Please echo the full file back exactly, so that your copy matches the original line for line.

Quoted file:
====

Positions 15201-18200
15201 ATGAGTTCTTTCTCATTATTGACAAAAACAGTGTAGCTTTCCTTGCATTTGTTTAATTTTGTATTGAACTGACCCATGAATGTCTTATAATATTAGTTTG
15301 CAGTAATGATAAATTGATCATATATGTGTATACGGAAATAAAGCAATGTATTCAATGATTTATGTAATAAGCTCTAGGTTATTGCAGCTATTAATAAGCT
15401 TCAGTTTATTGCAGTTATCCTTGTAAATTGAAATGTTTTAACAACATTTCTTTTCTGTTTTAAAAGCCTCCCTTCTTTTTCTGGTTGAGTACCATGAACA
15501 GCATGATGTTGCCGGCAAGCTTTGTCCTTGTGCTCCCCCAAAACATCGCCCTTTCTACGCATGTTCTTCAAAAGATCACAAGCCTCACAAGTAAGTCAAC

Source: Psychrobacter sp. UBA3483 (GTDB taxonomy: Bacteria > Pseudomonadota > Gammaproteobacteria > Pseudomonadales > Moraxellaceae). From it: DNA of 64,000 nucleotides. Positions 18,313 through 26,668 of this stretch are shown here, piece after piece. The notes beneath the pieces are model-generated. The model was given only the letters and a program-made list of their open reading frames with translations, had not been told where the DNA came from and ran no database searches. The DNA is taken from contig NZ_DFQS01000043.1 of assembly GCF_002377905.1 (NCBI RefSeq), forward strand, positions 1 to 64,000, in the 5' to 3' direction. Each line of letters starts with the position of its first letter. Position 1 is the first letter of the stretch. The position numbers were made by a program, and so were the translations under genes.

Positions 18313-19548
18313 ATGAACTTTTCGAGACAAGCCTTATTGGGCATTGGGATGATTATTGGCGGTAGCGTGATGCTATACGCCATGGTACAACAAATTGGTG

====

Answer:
Positions 15201-18200
15201 ATGAGTTCTTTCTCATTATTGACAAAAACAGTGTAGCTTTCCTTGCATTTGTTTAATTTTGTATTGAACTGACCCATGAATGTCTTATAATATTAGTTTG
15301 CAGTAATGATAAATTGATCATATATGTGTATACGGAAATAAAGCAATGTATTCAATGATTTATGTAATAAGCTCTAGGTTATTGCAGCTATTAATAAGCT
15401 TCAGTTTATTGCAGTTATCCTTGTAAATTGAAATGTTTTAACAACATTTCTTTTCTGTTTTAAAAGCCTCCCTTCTTTTTCTGGTTGAGTACCATGAACA
15501 GCATGATGTTGCCGGCAAGCTTTGTCCTTGTGCTCCCCCAAAACATCGCCCTTTCTACGCATGTTCTTCAAAAGATCACAAGCCTCACAAGTAAGTCAAC

Source: Psychrobacter sp. UBA3483 (GTDB taxonomy: Bacteria > Pseudomonadota > Gammaproteobacteria > Pseudomonadales > Moraxellaceae). From it: DNA of 64,000 nucleotides. Positions 18,313 through 26,668 of this stretch are shown here, piece after piece. The notes beneath the pieces are model-generated. The model was given only the letters and a program-made list of their open reading frames with translations, had not been told where the DNA came from and ran no database searches. The DNA is taken from contig NZ_DFQS01000043.1 of assembly GCF_002377905.1 (NCBI RefSeq), forward strand, positions 1 to 64,000, in the 5' to 3' direction. Each line of letters starts with the position of its first letter. Position 1 is the first letter of the stretch. The position numbers were made by a program, and so were the translations under genes.

Positions 18313-19548
18313 ATGAACTTTTCGAGACAAGCCTTATTGGGCATTGGGATGATTATTGGCGGTAGCGTGATGCTATACGCCATGGTACAACAAATTGGTG